American Attitudes on European Political Integration

The Nixon-Kissinger Legacy
2 / 2007
Youri Devuyst


This paper concentrates on the Nixon-Kissinger view of European political integration. In contrast with the mainstream position of the American Administrations during the 1950s and 1960s, Kissinger was convinced that by encouraging European unity, the United States was in fact creating its own rival. The start of a new system of European foreign policy cooperation in 1970 was seen by Kissinger as a particularly important example of Europe’s attempt to challenge the American hegemony. Kissinger emphasized the need to maintain Western Europe in a subordinate role. Three main lines of action were pursued to keep the development of the European Community under control: maintaining bilateral contacts with key European allies, requesting a seat at the Community's decision-making table, and linking "obedient" European behavior to American military presence in Europe. The legacy of this policy still seems to influence the current American policy on the European Union. The Nixon-Kissinger term was, however, detrimental to rather than conducive of harmonious transatlantic relations. Tendencies to emulate it should therefore be discouraged.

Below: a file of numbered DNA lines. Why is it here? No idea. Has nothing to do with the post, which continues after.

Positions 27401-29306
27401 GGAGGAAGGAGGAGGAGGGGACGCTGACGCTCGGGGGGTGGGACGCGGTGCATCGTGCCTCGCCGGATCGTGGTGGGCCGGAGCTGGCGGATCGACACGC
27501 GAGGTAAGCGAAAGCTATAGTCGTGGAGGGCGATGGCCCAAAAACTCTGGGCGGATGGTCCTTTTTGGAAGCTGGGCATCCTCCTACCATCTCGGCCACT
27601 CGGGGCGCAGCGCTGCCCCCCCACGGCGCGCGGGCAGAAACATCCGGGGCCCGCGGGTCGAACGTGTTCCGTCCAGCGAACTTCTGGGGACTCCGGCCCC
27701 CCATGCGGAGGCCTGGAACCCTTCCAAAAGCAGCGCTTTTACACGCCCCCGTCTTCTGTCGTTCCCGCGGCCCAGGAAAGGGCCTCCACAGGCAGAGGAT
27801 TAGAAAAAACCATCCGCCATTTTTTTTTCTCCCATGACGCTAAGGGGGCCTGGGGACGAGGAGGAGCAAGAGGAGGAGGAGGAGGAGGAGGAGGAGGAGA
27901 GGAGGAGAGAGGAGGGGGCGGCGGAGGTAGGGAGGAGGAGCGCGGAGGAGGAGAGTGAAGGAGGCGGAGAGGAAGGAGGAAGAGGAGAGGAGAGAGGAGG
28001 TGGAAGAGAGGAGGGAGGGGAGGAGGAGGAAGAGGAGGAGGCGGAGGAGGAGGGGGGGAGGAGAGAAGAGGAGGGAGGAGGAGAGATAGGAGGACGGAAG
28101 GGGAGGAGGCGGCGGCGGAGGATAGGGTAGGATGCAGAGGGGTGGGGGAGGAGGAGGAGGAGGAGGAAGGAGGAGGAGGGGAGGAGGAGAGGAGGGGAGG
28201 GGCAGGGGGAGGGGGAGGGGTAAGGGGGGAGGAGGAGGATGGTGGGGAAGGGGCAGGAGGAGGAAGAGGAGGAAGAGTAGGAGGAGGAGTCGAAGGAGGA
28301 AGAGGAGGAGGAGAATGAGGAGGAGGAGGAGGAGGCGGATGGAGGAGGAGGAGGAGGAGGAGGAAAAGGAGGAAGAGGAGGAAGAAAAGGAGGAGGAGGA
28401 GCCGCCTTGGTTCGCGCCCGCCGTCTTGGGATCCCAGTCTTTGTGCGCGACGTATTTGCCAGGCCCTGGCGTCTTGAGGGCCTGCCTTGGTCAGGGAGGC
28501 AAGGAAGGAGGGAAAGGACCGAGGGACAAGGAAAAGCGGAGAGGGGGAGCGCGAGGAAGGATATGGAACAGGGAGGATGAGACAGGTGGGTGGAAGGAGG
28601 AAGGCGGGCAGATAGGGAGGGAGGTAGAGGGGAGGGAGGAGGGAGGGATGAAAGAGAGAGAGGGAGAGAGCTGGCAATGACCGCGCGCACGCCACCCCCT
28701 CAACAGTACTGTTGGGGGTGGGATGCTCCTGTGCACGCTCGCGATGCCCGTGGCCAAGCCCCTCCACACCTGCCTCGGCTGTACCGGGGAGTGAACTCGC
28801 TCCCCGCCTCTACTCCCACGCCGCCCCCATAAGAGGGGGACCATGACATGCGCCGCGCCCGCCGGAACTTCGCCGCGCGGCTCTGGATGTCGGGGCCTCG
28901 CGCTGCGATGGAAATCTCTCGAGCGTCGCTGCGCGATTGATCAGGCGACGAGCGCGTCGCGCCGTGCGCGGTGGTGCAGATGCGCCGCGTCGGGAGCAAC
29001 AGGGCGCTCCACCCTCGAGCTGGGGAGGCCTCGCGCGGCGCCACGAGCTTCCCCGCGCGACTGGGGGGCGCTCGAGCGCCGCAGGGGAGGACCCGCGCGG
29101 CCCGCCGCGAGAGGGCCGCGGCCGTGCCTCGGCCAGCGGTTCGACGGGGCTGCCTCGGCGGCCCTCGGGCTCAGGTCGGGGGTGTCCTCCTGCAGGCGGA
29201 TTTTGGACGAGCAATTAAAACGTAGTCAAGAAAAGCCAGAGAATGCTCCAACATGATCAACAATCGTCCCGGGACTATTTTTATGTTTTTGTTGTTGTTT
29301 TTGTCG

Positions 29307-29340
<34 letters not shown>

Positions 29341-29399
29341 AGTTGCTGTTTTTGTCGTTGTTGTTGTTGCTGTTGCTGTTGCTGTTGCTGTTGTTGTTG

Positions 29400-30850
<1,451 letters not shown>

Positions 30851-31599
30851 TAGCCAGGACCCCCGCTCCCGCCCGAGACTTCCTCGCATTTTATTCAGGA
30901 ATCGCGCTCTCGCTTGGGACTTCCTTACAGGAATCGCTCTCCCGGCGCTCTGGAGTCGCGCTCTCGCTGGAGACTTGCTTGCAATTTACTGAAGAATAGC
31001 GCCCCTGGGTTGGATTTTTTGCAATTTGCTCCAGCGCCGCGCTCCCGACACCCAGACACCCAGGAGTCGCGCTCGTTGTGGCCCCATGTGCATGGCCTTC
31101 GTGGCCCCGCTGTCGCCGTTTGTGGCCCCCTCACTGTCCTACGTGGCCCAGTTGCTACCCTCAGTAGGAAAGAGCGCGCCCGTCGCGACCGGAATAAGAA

About the Author

Youri Devuyst has been teaching politics and institutions of the European Union at the Vrije Universiteit Brussel since 1994. He has been on the teaching staff of the IES Program on International Legal Cooperation (PILC) since 1997. Devuyst holds a doctorate in Political Science (VUB) and obtained Master’s degrees in International and Comparative Law (VUB) and International Relations (Johns Hopkins University's School of Advanced International Studies). The views expressed are purely those of the writer and may not, in any circumstances, be regarded as stating the position of the institutions for which the author is or has been working.